Judge Clark Douglas still wonders why Josh Groban never returns his phone calls.
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The PBS special Angelique Kidjo and Friends: Spirit Rising may look like a standard-issue hour of public television, but it breaks away from conventional programming in a number of subtle ways. It's not presented as a traditional concert, as there are interview excerpts between each song in which Kidjo talks about the history behind the tune she's about to sing or about the nature of her relationship with the next guest star. Nor does the disc function as a documentary on Kidjo, as we're only given quick snippets of her life and career outside of her performance. Additionally, there's the distinct sense that we're only seeing a portion of a concert, as some abrupt edits suggest that large chunks of a bigger performance have been cut (indeed, a CD presentation of the concert features several songs that don't appear at any point during this special). The organization is a little haphazard, but it's a solid hour of warm, tuneful Kidjo-ness, and I suppose that's all that matters.
The African singer is noted for her diverse musical influences, and the most fascinating thing about this disc is the manner in which Kidjo so easily absorbs so many styles and musical genres into her own distinctive, uplifting style. For instance, the disc kicks off with off with a terrific cover of Gershwin's "Summertime" (performed in her native tongue), and then she duets with Josh Groban on the feminist anthem "Pearls." Groban is perhaps the only guest star who seems a little out of place, as his voice seems somewhat at odds with the song's arrangement, but it's still a nice number. Dianne Reeves turns up for a lovely performance of "Monfe Ran E/Baby I Love You," and appears later for a surprisingly jubilant take on The Rolling Stones' "Gimme Shelter." Branford Marsalis turns up to help out with an even more unexpected cover: "Ravel's Bolero."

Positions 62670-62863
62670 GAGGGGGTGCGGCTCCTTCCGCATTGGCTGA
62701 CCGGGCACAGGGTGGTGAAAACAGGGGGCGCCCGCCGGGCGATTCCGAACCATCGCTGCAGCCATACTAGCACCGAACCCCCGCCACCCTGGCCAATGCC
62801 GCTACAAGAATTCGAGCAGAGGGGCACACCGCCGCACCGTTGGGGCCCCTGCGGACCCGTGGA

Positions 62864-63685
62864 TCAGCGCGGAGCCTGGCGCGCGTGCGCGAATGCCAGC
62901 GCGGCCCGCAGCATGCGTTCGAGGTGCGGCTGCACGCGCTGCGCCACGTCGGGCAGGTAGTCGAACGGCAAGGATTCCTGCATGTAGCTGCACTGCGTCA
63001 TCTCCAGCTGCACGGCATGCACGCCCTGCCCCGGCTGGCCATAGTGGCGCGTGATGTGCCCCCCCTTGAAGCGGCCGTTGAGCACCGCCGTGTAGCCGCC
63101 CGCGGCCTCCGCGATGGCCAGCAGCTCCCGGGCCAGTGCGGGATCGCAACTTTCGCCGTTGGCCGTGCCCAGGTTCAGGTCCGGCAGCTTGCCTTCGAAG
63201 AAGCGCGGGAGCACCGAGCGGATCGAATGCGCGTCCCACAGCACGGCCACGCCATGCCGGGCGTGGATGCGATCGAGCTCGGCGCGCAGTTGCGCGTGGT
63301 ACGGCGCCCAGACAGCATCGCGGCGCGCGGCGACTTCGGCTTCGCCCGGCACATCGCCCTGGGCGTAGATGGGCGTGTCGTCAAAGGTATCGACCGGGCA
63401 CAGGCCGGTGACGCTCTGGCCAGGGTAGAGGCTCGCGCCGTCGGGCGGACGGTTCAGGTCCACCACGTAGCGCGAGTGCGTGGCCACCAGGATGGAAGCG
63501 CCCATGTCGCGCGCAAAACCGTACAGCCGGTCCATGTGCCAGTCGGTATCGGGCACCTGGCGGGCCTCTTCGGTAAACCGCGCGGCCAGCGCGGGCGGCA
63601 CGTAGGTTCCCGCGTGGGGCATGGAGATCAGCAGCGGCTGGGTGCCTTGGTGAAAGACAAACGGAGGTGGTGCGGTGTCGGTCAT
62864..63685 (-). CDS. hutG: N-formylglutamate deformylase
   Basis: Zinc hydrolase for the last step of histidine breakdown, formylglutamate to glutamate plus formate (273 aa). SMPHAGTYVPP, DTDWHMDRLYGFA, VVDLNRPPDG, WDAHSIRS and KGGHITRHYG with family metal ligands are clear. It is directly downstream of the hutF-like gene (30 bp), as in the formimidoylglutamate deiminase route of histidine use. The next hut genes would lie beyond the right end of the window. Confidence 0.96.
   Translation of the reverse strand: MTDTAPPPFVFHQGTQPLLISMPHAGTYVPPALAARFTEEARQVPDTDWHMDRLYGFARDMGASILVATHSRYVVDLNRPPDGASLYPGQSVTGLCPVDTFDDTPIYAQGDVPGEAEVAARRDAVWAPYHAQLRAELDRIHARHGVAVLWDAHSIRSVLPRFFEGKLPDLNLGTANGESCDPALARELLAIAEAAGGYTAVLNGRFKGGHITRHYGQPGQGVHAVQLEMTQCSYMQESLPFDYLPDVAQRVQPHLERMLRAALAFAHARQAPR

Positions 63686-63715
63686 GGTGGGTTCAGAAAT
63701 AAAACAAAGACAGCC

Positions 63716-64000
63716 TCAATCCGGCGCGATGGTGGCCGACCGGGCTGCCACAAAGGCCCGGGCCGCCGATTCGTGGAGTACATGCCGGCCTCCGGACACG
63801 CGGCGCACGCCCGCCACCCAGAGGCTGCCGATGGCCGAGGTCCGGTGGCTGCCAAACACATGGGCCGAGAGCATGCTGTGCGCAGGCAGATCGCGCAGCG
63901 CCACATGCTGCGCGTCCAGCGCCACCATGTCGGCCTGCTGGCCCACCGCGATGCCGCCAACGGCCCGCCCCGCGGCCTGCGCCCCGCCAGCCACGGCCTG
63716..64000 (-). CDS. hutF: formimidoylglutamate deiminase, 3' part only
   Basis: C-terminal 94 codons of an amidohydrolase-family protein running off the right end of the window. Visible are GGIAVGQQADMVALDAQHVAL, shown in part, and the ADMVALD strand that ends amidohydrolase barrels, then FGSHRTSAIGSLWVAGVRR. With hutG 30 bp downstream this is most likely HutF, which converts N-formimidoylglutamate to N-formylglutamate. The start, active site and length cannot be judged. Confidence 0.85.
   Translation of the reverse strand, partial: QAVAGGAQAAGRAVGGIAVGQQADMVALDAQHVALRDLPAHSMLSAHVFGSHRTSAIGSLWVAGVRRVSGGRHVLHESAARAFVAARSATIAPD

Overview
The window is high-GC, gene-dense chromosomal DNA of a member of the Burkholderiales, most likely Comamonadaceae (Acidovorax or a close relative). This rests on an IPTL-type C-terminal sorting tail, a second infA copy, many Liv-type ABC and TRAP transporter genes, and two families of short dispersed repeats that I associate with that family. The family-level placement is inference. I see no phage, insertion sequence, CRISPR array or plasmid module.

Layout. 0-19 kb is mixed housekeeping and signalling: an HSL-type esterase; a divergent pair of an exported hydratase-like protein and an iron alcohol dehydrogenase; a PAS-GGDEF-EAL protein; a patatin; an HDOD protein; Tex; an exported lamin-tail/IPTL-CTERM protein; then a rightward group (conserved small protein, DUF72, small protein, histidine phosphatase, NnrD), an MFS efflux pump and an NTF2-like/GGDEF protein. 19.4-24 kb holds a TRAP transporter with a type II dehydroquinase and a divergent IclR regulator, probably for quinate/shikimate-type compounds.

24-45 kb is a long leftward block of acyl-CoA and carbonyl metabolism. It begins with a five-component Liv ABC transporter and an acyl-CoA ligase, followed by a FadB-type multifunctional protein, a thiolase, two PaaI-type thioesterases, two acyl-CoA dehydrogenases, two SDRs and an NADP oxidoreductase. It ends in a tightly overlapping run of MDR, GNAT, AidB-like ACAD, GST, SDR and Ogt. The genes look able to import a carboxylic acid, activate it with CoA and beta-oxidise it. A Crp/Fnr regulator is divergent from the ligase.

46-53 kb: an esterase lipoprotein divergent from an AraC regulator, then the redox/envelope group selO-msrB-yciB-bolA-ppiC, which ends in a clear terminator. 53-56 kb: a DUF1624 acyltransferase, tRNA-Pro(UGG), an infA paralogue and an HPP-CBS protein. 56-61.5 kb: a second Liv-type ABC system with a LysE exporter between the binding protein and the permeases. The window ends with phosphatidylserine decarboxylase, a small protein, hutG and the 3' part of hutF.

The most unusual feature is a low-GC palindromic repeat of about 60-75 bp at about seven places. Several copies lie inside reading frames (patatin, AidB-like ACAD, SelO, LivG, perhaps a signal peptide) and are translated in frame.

The DVD transfer is exceptional, boasting strong detail and depth throughout. The audio track isn't exactly room-rattling, but it gets the job done well enough and delivers the music with energetic clarity. Extras include a handful of bonus songs (so that's where they went!) and a backstage interview with Kidjo.
While I can't help but feel that a 90-minute presentation of the full concert (perhaps aided by some supplemental materials further outlining Kidjo's activism) might have been more satisfying, Angelique Kidjo and Friends: Spirit Rising is a lively, accessible and appealing way for newcomers to experience the music of this prolific and underrated artist. Give it a look, particularly if you're looking for an easily-digested entry point into African music.
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